Certainly there's an urgent need to organize nurses. The working conditions in many hospitals are near abominable. Besides being understaffed and overworked, many nurses have terrible benefits. Mt. Sinai Hospital, a private hospital a couple miles away from Stroger Hospital, which also caters to the poor and uninsured, is a case in point. Nurses there get one 30-minute unpaid lunch break per 12-hour shift, pay $300 a month for family health insurance, and, if they are ill, can't use their sick time until after they have used 24 hours worth of vacation time. Hospitals like this are clearly in dire need of organization.
Instead of an SEIU organizing drive at Mt. Sinai--which the NNOC earlier failed to organize--SEIU is trying to decertify NNOC at Stroger. If it comes to pass, it would be the second decertification vote in four years. In May 2005, the nurses at County Hospitals justifiably decertified the Illinois Nurses Association, and voted in the NNOC because of the poor representation they had been receiving.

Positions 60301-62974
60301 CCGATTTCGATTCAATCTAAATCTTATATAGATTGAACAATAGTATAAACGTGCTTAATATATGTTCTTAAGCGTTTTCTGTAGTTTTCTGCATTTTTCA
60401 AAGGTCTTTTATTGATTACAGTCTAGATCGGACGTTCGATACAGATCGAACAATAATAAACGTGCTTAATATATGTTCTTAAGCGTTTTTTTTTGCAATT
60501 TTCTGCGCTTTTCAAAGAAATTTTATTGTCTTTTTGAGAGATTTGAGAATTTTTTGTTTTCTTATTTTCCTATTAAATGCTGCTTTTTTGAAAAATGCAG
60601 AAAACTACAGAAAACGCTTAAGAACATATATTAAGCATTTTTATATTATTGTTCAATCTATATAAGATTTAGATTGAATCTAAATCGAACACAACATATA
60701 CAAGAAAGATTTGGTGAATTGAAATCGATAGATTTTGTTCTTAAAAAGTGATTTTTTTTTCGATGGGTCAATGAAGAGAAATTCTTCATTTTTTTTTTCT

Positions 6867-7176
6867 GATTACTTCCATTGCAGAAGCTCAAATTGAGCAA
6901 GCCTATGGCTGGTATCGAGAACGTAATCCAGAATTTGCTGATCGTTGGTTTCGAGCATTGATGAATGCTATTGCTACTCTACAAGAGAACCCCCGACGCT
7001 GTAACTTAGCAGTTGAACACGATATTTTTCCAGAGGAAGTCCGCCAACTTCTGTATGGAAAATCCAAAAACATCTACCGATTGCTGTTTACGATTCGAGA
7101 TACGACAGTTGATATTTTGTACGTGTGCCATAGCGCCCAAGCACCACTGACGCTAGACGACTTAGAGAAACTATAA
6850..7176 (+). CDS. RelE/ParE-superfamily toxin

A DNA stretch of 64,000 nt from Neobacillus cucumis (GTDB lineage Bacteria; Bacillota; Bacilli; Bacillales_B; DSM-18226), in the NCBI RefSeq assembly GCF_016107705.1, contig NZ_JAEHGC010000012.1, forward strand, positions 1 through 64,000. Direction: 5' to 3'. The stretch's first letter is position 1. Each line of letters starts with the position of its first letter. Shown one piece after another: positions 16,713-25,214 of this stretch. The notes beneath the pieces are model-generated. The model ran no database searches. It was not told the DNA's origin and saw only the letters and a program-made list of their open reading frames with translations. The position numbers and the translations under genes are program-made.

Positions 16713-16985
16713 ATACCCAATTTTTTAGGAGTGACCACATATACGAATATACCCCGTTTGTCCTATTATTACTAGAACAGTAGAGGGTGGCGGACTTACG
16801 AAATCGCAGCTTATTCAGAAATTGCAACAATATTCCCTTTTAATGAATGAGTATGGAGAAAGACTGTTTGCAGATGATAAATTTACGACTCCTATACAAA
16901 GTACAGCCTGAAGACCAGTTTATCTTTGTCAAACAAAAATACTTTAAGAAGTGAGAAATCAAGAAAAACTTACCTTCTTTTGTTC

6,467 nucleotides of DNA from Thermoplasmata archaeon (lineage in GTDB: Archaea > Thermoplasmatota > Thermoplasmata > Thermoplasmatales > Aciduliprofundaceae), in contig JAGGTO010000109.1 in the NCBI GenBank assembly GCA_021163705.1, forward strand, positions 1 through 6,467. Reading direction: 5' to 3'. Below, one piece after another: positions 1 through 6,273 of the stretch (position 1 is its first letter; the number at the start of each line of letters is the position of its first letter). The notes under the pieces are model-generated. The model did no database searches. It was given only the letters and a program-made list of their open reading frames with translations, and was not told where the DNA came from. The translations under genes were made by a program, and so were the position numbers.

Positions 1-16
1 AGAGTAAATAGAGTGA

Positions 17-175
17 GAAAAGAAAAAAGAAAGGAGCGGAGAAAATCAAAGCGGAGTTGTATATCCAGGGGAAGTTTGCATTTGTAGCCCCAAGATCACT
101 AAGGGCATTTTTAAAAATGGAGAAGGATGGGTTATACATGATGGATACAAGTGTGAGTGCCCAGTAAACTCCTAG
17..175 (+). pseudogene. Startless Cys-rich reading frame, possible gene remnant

The SEIU decertification attempt is problematic however, because the NNOC, has been an effective force for nurses at Stroger. Moreover, the current nurses' contract expires November 30, 2008. Thus, resources that the NNOC could be spending towards organizing a fight to win a decent contract are wasted on explaining why SEIU is attempting to move in. Moreover, SEIU Healthcare Illinois & Indiana represents almost 2,000 other health care workers at Stroger Hospital, and their contract expires at the same time. The raid on the CNA leaves one to wonder where SEIU's priorities lie.